New York Daily News: N.Y. lawmaker wants to end citizen’s arrests in honor of Ahmaud Arbery
ALBANY — A top Democrat in New York wants to bring an end to citizen’s arrests in the Empire State in honor of Ahmaud Arbery, a 25-year-old Black man shot to death while jogging in Georgia one year ago.
Sen. Michael Gianaris (D-Queens) is pitching a bill that would limit how and when private citizens take the law into their own hands.
“Citizen’s arrests are a dangerous and historically abused practice that should not be allowed to continue,” Gianaris said. “It’s past time to end laws like this that have been used by racists to advance their bigoted goals.”
Efforts to repeal are currently underway in Florida, South Carolina and Georgia, where Arbery was killed on Feb. 23, 2020.
Gianaris worked on the legislation with Georgia State Representative Carl Gilliard, a fellow Democrat who penned a similar measure in his home state.
Arbery was out for a jog near Brunswick, Ga., when he was chased down by three white men in a truck and fatally shot. Two of the three men, Gregory McMichael and his son Travis McMichael, claimed to be conducting a citizen’s arrest and acting in self-defense because they believed Arbery was a burglar.
Gilliard first proposed a bill repealing the Peach State’s citizen’s arrest statute last summer. In recent weeks, Georgia Gov. Brian Kemp, a Republican, has publicly backed efforts to overhaul the law.
“Repealing citizen’s arrest sends a message to Ahmaud Arbery’s family, and all those who are seeking justice,” Gilliard said. “Citizen’s arrest is a historic anachronism, and the time to put it away is upon us. I am pleased to work with Senator Gianaris, and leaders across this country, who are working to do the right thing.”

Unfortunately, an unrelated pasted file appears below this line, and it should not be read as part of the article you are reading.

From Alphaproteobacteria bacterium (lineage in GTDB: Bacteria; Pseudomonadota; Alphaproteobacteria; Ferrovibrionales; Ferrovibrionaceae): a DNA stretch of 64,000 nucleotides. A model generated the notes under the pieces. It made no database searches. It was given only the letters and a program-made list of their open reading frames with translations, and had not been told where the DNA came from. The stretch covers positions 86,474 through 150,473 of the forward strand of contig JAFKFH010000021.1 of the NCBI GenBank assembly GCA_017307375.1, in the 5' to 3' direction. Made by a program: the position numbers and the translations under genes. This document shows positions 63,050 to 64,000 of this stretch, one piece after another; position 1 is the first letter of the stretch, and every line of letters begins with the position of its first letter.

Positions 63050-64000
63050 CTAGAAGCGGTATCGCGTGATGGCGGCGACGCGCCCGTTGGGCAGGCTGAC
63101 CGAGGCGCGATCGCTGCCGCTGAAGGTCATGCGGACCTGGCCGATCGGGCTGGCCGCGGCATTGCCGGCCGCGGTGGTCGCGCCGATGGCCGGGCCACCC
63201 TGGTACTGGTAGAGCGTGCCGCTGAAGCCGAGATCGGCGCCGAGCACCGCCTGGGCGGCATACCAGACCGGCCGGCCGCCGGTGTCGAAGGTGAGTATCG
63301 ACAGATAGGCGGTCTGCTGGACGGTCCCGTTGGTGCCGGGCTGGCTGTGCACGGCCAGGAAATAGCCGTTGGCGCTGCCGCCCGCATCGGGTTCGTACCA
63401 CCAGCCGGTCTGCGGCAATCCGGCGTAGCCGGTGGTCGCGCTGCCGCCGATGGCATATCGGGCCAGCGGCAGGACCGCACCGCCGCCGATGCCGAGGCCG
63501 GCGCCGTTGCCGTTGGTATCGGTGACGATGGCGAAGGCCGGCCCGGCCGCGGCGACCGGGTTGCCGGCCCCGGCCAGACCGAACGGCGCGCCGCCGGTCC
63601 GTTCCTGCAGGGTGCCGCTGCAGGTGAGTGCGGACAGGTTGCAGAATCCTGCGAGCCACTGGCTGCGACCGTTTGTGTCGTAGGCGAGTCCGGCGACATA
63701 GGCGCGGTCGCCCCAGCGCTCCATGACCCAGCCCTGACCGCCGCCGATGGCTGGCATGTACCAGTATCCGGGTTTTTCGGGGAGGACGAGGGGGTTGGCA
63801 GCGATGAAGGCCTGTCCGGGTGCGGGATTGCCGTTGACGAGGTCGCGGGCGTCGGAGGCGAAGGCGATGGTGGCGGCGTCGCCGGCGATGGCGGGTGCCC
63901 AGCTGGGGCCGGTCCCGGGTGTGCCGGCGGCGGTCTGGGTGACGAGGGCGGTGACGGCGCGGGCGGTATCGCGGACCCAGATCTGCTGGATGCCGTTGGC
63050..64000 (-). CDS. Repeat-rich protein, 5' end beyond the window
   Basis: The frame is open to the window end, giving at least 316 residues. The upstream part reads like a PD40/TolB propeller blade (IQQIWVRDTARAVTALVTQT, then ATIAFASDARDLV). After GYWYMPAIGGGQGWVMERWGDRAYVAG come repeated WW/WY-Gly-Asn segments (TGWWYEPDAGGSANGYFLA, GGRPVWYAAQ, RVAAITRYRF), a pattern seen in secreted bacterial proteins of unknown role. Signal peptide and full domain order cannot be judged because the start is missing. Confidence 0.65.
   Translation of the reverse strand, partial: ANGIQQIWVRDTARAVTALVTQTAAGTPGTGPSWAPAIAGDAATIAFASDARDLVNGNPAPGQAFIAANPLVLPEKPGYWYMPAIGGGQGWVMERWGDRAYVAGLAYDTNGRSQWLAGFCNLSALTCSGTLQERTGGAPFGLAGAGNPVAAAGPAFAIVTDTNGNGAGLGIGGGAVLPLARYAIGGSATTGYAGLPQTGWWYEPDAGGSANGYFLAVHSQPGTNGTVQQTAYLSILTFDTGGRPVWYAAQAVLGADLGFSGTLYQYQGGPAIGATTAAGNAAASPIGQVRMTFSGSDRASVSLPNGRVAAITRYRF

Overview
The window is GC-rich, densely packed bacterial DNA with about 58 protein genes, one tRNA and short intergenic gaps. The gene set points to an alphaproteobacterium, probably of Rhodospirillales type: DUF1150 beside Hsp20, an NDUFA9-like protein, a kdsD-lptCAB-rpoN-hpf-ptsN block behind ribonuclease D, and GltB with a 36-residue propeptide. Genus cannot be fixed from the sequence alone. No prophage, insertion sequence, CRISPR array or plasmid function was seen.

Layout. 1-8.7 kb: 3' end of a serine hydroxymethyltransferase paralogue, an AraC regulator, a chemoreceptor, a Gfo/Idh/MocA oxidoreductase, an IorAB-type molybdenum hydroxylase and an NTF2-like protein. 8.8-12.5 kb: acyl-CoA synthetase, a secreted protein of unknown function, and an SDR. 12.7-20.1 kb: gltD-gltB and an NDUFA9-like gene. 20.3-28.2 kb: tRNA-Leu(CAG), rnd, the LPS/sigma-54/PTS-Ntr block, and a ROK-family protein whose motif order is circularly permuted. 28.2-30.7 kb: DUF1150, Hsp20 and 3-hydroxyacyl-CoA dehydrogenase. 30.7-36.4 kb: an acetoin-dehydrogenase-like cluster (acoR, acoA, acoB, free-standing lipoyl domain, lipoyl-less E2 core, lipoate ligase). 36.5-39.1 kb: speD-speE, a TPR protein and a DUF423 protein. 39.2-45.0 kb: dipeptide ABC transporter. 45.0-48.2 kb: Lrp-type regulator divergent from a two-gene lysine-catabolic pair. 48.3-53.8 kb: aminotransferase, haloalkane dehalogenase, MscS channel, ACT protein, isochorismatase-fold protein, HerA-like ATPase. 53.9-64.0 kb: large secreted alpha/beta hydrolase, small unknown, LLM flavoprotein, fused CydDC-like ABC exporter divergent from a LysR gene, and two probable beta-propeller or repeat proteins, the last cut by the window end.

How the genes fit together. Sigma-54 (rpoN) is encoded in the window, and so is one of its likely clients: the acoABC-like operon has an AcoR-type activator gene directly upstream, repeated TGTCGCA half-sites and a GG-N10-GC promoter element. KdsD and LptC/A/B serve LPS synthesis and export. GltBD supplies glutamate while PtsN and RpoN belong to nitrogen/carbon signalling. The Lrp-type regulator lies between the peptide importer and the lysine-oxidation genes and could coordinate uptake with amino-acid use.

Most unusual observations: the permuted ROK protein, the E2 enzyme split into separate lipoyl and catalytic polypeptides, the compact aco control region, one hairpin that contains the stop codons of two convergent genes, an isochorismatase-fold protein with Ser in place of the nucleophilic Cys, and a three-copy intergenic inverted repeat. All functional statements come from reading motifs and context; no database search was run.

In New York, citizen’s arrest statues have not been updated since the 1970s. Under current law, residents can legally “arrest another person for an offense ... at any hour of any day or night” and “may use such physical force as is justifiable.”
Citizen’s arrests can be made without a warrant or without even informing a person as to why they are being taken into custody if they resist. Minors can also be held by any private citizen without being informed why.
There is a separate statute permitting property owners, including shopkeepers and landowners, to restrain or “detain” someone whom they believe may have committed or are about to commit a crime on their property.
Gianaris’ bill, being sponsored in the Assembly by Assemblywoman Pamela Hunter (D-Syracuse), would amend state law by abolishing the citizen’s arrest and limiting the use of physical force against someone when they are “reasonably believed to have a committed a felony” or “did in fact commit a felony and is in immediate flight.”
Hunter called the statute as it now stands a “long outdated and unnecessary practice that must be removed from law to prevent future tragedies.”
“Many of those who attempt these arrests have no formal training and needlessly instigate confrontations based on prejudice and misinformation,” she added.